Pharma industry personnel frequently speak of HCPs, presumably because there are more types of healthcare professionals than physicians. This is generally good. A lot of players are involved in the system. But in speaking with most marketers, when they expand the HCP description beyond physicians they seem to get all the way to Physician’s Assistants (PAs) and Nurse Practitioners (NPs). This was driven home when I mentioned to a marketer the importance of getting to the nurses within a practice. The response was “Oh, yeah, we have lists and call plans for NPs and PAs.” Great, but that’s not what I meant!

During my time in the field, I learned that to get things done in a practice I usually needed to find the nurse. Most of the time, the lead nurse was the best informed—and also the most influential. I paid close attention to these folks and usually made sure that my first stop was with the nurse!

Recently at a conference on co-pay cards, a discussion focused on delivering the cards to physicians, even though the one physician on the program said that he had no idea whether the drugs he prescribed came with cards or even if his patients needed them (he was a specialist, not a PCP). The audience heard that but still asked him about his program design preferences and then discussed the optimal number of cards to leave with a physician. I later spoke with the doc and asked if he thought his nurses knew about the cards. We had a lively conversation about how his nurses took care of all of that and would even suggest changes to prescriptions for patients who could benefit from using the cards. Co-pay cards are not part of his world, but a very important part of his practice—and the nurses take care of it. Please think about that last sentence!

Good sales reps know nurses are critical sources of information and support, but they are seldom considered an important target. Very few marketers understand a nurse’s role and take advantage of the opportunities for patient service. Over the past few years, one firm, Johnson & Johnson, realized that when trying to get oncologists to prescribe Procrit for chemotherapy-induced anemia, the physicians didn’t respond to their messages. But the nurses did—they saw the need through the patient’s eyes. It is a broad generalization that physicians treat diseases and nurses treat patients. A nurse once put it this way: “Doctors want to cure and nurses want to heal.” If your product has significant quality of life benefits, or your service items are specifically geared toward the patient (compliance, convenience or economy), then your plan needs to focus on the nurse, before the physician.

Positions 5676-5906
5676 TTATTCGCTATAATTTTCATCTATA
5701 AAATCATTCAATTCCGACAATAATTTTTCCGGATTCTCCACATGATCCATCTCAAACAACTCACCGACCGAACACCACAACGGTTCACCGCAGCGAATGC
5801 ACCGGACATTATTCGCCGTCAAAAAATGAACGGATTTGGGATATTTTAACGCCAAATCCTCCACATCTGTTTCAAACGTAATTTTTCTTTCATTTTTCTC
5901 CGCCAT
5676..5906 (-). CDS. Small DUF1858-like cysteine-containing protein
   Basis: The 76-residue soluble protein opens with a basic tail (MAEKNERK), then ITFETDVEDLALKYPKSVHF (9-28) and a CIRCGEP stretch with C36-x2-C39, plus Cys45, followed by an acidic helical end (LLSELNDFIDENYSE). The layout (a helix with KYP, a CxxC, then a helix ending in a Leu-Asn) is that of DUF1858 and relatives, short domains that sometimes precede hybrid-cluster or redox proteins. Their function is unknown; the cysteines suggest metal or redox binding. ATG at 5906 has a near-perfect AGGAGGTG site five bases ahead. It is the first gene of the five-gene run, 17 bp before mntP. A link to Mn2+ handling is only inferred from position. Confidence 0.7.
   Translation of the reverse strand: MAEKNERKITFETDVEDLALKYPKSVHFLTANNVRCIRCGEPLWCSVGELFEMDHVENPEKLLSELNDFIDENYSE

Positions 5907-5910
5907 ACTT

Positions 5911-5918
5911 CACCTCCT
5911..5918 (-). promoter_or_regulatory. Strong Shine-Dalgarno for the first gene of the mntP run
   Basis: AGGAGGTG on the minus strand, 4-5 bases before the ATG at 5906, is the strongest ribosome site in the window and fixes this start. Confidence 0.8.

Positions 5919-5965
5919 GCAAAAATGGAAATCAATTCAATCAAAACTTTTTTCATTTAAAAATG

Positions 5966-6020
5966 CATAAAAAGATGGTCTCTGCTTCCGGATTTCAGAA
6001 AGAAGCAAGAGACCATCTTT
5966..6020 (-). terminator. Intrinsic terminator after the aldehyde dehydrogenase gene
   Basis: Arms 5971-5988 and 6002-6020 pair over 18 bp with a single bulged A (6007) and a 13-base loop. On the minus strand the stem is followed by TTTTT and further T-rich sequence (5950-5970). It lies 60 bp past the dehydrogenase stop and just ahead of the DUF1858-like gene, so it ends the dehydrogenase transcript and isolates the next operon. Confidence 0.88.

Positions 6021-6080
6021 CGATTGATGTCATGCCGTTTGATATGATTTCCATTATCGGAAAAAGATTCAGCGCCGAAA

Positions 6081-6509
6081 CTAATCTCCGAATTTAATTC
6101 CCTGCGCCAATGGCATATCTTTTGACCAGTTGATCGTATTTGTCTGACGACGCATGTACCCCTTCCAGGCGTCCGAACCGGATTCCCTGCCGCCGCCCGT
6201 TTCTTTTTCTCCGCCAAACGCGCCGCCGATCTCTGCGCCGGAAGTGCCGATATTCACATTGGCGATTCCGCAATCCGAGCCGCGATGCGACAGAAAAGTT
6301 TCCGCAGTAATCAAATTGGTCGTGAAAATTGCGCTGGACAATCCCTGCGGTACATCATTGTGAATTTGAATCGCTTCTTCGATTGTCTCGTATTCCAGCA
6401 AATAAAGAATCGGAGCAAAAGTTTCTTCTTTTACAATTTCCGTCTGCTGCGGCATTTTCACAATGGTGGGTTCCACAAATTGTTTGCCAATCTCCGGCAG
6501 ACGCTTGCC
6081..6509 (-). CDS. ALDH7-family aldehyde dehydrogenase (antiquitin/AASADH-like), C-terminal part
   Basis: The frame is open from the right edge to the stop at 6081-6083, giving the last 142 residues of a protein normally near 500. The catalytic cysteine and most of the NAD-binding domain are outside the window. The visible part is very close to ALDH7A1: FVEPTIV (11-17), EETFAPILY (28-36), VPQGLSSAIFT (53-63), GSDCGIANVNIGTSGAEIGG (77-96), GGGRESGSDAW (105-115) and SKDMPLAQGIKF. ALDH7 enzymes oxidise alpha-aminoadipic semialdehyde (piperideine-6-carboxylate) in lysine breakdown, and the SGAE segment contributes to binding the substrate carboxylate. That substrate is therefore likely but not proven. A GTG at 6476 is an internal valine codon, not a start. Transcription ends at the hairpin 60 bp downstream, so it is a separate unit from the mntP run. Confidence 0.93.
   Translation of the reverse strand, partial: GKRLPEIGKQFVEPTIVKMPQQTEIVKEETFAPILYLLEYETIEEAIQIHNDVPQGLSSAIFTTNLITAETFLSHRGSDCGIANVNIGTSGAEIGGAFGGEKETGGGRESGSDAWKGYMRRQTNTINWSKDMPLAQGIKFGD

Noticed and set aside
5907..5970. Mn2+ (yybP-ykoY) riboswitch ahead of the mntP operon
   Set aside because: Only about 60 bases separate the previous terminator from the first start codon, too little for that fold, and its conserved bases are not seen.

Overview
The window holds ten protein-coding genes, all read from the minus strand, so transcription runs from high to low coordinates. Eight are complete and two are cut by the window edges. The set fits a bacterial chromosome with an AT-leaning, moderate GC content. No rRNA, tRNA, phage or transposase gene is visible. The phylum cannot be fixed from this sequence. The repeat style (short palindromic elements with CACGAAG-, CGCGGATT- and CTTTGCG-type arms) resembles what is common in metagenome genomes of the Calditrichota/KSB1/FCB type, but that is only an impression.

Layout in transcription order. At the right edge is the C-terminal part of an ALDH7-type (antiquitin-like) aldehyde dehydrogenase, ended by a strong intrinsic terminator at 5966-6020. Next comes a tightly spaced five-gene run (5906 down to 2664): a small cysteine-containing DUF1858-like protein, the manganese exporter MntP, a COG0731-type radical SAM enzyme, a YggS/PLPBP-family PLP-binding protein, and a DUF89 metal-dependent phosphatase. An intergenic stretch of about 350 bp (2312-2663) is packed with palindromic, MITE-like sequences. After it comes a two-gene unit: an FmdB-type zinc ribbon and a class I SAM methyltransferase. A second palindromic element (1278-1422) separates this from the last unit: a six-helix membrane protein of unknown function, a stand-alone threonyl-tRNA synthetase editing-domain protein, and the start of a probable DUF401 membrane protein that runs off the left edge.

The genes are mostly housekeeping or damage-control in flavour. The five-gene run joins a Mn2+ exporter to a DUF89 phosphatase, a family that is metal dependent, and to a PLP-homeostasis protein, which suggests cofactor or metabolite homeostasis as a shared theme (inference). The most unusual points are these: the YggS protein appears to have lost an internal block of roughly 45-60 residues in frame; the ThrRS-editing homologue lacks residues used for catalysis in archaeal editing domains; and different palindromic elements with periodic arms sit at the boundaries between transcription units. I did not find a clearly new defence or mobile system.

Nurse practitioners generally aren’t the same as nurses—they practice more like physicians. Do not confuse them—you will be disappointed. If your co-pay card, sample program or patient education program isn’t living up to your expectations, ask yourself if you are taking the message to the right HCP, because nurses and physicians address and treat different kinds of problems and issues.

My favorite admonition is to ask yourself two questions about your product:

  • What problem does my product solve that is not solved by other products?
  • Who owns that problem?

These questions are important. The answer to the first identifies your value proposition and the answer to the second identifies your target. Problems belonging to physicians require tests to diagnose, asymptomatic diseases and those requiring complex treatment modalities. Your solutions must be marketed and communicated to the physician (or PA/NP). If you solve a patient problem, such as burdensome symptoms or disorders that affect quality of life or lifestyle (including economics) you can use DTC—but do not forget the nurse. Nurses think about those aspects of the patient’s life. The nurse knows.


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